Scientists accurately simulate appearance of sun's corona during eclipse

June 26, 2006
Scientists accurately simulate appearance of sun's corona during eclipse
Scientists simulated the appearance of the Sun's corona during a March, 2006, solar eclipse. Credit: Science Applications International Corporation and NASA

The most true-to-life computer simulation ever made of our sun's multimillion-degree outer atmosphere, the corona, successfully predicted its actual appearance during the March 29, 2006, solar eclipse, scientists have announced.

The research, funded by NASA and the National Science Foundation (NSF), marks the beginning of a new era in space weather prediction. The results are presented today at the American Astronomical Society (AAS)'s Solar Physics Division meeting in Durham, N.H.

"This confirms that computer models can describe the physics of the solar corona," said Zoran Mikic of Science Applications International Corporation (SAIC), San Diego, Calif.

The turbulent corona is threaded with magnetic fields generated beneath the visible solar surface. The evolution of these magnetic fields causes violent eruptions and solar storms originating in the corona.

Like a rubber band that's been twisted too tightly, solar magnetic fields suddenly snap to a new shape while blasting billions of tons of plasma into space, at millions of miles per hour, in what scientists call a coronal mass ejection (CME). Or the magnetic field explodes as a solar flare with the force of up to a billion 1-megaton nuclear bombs.

When directed at Earth, solar flares and CMEs can disrupt satellites, communications and power systems.

"Finding out that a hurricane is bearing down on you isn't much good if the warning only gives you an hour to prepare," said Paul Bellaire, program director in NSF's Division of Atmospheric Sciences, which funded the research. "That's the situation we're in now with space weather. Being able to determine the structure of the solar wind at its source -- the sun -- will give us the lead time we need to make space weather predictions truly useful."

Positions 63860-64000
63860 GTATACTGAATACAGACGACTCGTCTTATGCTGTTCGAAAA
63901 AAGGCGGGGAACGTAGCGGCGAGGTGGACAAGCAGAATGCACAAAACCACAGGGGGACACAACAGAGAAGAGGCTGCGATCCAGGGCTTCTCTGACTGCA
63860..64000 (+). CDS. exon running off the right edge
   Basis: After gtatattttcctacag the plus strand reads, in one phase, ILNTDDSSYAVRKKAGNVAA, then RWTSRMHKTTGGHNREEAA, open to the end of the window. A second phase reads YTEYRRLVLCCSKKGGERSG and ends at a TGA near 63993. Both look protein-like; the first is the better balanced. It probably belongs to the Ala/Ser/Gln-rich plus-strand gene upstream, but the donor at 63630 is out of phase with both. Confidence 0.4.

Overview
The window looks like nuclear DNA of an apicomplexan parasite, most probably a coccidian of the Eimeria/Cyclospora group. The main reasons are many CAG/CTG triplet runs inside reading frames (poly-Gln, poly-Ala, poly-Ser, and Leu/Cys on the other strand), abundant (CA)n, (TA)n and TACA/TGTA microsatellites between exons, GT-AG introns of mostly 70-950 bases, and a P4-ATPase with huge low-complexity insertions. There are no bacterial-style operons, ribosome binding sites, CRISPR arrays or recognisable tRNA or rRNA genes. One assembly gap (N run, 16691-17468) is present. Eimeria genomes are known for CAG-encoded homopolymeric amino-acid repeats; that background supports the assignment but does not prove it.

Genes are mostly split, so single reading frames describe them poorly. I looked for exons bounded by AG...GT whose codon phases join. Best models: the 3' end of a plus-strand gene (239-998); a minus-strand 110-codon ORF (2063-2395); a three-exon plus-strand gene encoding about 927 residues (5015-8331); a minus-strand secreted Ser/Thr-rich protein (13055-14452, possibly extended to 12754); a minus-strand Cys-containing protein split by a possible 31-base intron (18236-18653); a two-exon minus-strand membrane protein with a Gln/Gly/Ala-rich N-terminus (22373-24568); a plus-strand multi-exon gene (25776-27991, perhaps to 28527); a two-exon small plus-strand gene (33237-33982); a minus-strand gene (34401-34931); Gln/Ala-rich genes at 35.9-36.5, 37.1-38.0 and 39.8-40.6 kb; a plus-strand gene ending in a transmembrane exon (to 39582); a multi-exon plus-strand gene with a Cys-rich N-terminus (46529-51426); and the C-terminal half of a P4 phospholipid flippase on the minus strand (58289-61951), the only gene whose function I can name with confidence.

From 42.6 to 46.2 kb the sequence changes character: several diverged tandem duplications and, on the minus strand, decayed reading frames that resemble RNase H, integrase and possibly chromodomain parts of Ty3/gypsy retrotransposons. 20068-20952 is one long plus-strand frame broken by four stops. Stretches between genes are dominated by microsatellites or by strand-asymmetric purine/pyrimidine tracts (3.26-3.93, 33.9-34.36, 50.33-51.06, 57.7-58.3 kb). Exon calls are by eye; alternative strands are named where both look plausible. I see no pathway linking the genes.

By accurately simulating the behavior of the corona, scientists hope to predict when it will produce flares and CMEs, the same way the National Weather Service uses computer simulations of Earth's atmosphere to predict when it will produce thunderstorms or hurricanes.

The computer model was based on spacecraft observations of magnetic activity on the sun's surface, which affects and shapes the corona above it. The SAIC team released simulated "photographs" of the March 29 eclipse 13 days and again 5 days before the eclipse.

During a total solar eclipse, the moon blocks direct light coming from the sun, so the much fainter corona is visible, resembling a white, lacy veil surrounding the black disk of the moon. That is the only time the corona is visible from Earth without special instruments.

Because the corona is always changing, each eclipse looks different. The simulated photographs closely resembled actual photos of the eclipse, "providing reassurance that the model may be able to predict space weather events," said Mikic.

Previous simulations were based on simplified models, so the calculations could be completed in a reasonable time by computers available then. The new simulation is the first to base its calculations on the physics of how energy is transferred in the corona.

Even with today's powerful computers, the calculations required four days to complete on about 700 computer processors.

Source: National Science Foundation

Explore further: IRIS and Hinode: A Stellar research team

Related Stories

IRIS and Hinode: A Stellar research team

August 25, 2015

Modern telescopes and satellites have helped us measure the blazing hot temperatures of the sun from afar. Mostly the temperatures follow a clear pattern: The sun produces energy by fusing hydrogen in its core, so the layers ...

Solar activity is declining—what to expect?

August 17, 2015

(Phys.org)—Is Earth slowly heading for a new ice age? Looking at the decreasing number of sunspots, it may seem that we are entering a nearly spotless solar cycle which could result in lower temperatures for decades. "The ...

SOHO image: Here comes the sun

July 13, 2015

The Solar and Heliospheric Observatory (SOHO) has been watching the Sun for almost 20 years. In that time it has seen solar activity ramp up and die down repeatedly. Its Extreme ultraviolet Imaging Telescope has taken images ...

Searing sun seen in X-rays

July 8, 2015

X-rays light up the surface of our sun in a bouquet of colours in this new image containing data from NASA's Nuclear Spectroscopic Telescope Array, or NuSTAR. The high-energy X-rays seen by NuSTAR are shown in blue, while ...

Recommended for you

Ceres image: The lonely mountain

August 25, 2015

NASA's Dawn spacecraft spotted this tall, conical mountain on Ceres from a distance of 915 miles (1,470 kilometers).

New Horizons team selects potential Kuiper Belt flyby target

August 29, 2015

NASA has selected the potential next destination for the New Horizons mission to visit after its historic July 14 flyby of the Pluto system. The destination is a small Kuiper Belt object (KBO) known as 2014 MU69 that orbits ...

Dawn spacecraft sends sharper scenes from Ceres

August 25, 2015

The closest-yet views of Ceres, delivered by NASA's Dawn spacecraft, show the small world's features in unprecedented detail, including Ceres' tall, conical mountain; crater formation features and narrow, braided fractures.

0 comments

Please sign in to add a comment. Registration is free, and takes less than a minute. Read more

Click here to reset your password.
Sign in to get notified via email when new comments are made.